'Where Am I Now?' Mara Wilson Explains What Happened When Matilda Grew Up The former child actor says that the most complicated relationship she has ever had is with a fictional 6-year-old girl. "I wanted to be her so badly," Wilson says.

'Where Am I Now?' Mara Wilson Explains What Happened When Matilda Grew Up

  • Download
  • <iframe src="https://www.npr.org/player/embed/493267233/493491989" width="100%" height="290" frameborder="0" scrolling="no" title="NPR embedded audio player">
  • Transcript


You might know her best as Roald Dahl's Matilda.


DANNY DEVITO: (As Harry Wormwood) Get in the car, Melinda.

MARA WILSON: (As Matilda Wormwood) Matilda.

DEVITO: (As Harry Wormwood) Whatever.

MARTIN: Or as Natalie Hillard in "Mrs. Doubtfire."


WILSON: (As Natalie Hillard) You can't go now.

ROBIN WILLIAMS: (As Daniel Hillard) Honey, I have to.

WILSON: (As Natalie Hillard) We're in the middle of "Charlotte's Web." Who's going to finish it?

MARTIN: Or maybe as Susan Walker in "Miracle On 34th Street."


WILSON: (As Susan Walker) Santa Claus - I've known for a long time. He's not real.

MARTIN: Mara Wilson was a successful child actor. That is not who she is anymore. Now she's an author. She's written a book. It is called "Where Am I Now?" And she joins us from our studios in New York. Mara, thanks for being with us.

WILSON: Thank you so much for having me.

MARTIN: So before we start talking about what's complicated about being a child actor, because a lot of things are...

WILSON: Oh, yeah.

MARTIN: ...Let's talk about what is unequivocally great about it, because you did get to be in some amazing movies at a very young age.

WILSON: Yeah, thank you.

MARTIN: Did you - did that dawn on you?

WILSON: I think it didn't really resonate with me until I got "Matilda." At that point, I was thrilled because "Matilda" was a book that I had loved, a character that I had loved. Beforehand, I think it didn't really dawn on me, and maybe it's just because I was too young. You know, I was 5, 6 years old. But, you know, it's something that I realized much later. Like, oh, wow, this is really cool.

You know, I remember I got to have, you know, the most amazing birthday party ever, courtesy of Danny DeVito and his family. I got to travel. And on a pragmatic level, it helped me pay for college. You know, I'm not a millionaire, but it was a cushion. And that is something that, you know, in this day and age, you need to think about.

MARTIN: So you were clearly good at it. What stood out to directors about you? What made you catch their eye in these auditions?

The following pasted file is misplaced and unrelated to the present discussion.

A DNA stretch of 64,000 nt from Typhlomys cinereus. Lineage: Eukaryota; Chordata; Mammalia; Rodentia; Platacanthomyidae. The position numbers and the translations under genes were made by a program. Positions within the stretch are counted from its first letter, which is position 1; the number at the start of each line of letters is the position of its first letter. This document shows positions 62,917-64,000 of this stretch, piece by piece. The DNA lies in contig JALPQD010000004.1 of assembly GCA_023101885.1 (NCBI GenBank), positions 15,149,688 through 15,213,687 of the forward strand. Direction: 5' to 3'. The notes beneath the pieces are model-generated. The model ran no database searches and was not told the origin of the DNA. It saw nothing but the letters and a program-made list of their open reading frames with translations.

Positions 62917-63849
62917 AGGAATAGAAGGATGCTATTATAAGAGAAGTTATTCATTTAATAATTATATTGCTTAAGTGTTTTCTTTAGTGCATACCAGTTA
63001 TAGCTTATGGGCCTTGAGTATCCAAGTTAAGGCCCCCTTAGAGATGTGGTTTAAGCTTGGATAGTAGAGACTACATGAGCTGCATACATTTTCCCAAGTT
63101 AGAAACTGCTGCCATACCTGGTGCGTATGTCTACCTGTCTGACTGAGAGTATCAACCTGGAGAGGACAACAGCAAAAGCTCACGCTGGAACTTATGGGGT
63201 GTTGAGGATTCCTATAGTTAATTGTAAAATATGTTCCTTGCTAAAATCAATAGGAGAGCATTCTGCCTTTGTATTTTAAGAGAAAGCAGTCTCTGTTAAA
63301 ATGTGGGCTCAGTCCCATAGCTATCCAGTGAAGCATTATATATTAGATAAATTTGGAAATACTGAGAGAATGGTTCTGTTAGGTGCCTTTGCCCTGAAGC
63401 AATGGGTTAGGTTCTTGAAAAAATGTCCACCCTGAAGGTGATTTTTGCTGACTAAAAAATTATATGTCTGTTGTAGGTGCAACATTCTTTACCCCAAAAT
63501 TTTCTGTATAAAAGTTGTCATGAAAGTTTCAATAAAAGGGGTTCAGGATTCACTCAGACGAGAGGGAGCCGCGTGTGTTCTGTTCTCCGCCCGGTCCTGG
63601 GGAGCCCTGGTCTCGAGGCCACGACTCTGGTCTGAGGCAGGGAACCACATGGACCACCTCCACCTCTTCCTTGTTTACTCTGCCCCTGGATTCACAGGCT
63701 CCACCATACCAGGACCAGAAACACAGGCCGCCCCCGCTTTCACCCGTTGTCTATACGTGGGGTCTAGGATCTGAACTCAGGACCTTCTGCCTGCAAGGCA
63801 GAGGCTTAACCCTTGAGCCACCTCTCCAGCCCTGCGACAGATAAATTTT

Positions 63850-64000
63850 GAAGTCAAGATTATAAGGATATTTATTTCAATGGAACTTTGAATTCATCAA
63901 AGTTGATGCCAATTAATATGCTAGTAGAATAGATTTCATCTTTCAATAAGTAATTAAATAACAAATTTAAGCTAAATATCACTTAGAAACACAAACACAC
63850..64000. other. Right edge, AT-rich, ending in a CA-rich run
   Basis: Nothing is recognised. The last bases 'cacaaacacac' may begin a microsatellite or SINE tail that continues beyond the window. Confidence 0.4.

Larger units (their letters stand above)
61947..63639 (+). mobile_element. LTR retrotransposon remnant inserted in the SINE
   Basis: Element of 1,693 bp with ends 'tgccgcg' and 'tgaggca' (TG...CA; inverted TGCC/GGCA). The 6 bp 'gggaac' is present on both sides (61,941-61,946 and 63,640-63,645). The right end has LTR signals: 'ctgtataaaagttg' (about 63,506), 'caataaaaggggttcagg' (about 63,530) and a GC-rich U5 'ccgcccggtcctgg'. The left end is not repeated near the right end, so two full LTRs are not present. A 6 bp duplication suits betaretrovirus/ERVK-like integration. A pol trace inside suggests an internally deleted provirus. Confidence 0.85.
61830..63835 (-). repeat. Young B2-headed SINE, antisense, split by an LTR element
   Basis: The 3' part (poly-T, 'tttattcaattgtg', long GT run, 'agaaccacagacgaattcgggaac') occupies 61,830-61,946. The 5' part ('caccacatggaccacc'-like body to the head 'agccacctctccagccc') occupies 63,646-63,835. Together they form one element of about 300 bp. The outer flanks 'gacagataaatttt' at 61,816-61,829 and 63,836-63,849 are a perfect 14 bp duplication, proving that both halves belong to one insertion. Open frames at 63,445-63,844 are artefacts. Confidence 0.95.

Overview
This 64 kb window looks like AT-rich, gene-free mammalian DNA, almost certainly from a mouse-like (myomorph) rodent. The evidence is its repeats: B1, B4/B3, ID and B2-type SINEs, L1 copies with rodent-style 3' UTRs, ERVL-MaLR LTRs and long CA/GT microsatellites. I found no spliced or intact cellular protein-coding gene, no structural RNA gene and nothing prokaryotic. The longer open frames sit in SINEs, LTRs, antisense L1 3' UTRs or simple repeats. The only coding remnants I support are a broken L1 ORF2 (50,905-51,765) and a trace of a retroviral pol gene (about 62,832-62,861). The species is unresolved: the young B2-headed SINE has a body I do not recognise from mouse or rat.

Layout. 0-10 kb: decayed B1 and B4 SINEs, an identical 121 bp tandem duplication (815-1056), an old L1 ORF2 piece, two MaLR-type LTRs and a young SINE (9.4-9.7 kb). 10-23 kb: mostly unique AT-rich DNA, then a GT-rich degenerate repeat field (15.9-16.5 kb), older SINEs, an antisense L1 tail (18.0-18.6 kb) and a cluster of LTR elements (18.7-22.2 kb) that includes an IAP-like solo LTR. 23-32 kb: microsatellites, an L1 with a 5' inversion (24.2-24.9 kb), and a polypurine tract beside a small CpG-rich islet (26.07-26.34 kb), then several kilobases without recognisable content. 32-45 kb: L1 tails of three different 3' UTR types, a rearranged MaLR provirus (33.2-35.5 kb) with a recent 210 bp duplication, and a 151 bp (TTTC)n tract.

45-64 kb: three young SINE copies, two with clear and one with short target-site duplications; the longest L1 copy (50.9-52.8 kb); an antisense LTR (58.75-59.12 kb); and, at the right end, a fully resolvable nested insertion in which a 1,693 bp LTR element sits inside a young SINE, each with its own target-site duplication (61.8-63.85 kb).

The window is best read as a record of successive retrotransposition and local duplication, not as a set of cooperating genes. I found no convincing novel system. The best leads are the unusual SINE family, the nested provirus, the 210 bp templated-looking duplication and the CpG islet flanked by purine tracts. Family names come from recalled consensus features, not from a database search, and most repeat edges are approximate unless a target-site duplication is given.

WILSON: Well, I think I had a good ear for dialogue from a young age. I think that was probably because I - that was probably because I spent a lot of times eavesdropping on my parents and my three older brothers (laughter). I loved to read from a young age, too. So because of that, I could read my lines which made things a lot easier. I don't think that I was a spectacularly cute kid. But I do think I have some of the, like, neoteny - you know, big eyes, big forehead kind of thing that indicate cuteness.


MARTIN: You do write a lot about your mom in this book.


MARTIN: She died of cancer when you were just 8.


MARTIN: Your mom had been so instrumental in your acting. How do you think her death changed your perception of that career - did it, at such a young age?

WILSON: I think - sometimes I wish that I had stopped after "Matilda" because I think that, you know, that was really the peak for me. I was already sort of starting to age out of acting. I wasn't sure if I wanted to keep going. You know, I think it would have been a good time to re-evaluate things. But I think that after my mother died, I felt like I had to keep going because film was the only constant in my life.

MARTIN: You also weren't getting the roles that you wanted.

WILSON: No, I was not. I - the thing is, they always want child actors to play parts that are a few years younger than they are. But, you know, when you're a 12-, 13-year-old girl and your body's changing and your voice is changing, you can't, you know. I couldn't play 10 anymore. I didn't look 10 anymore. And I wasn't as cute anymore because I looked halfway between a child and an adult, which was what puberty is. And people didn't know what to do with me. I knew it. And I felt it. And it really hurt.

MARTIN: There's a heartbreaking moment in the book when you were 11, 12, going through puberty.


MARTIN: And a producer came up to you and said, your body's changing.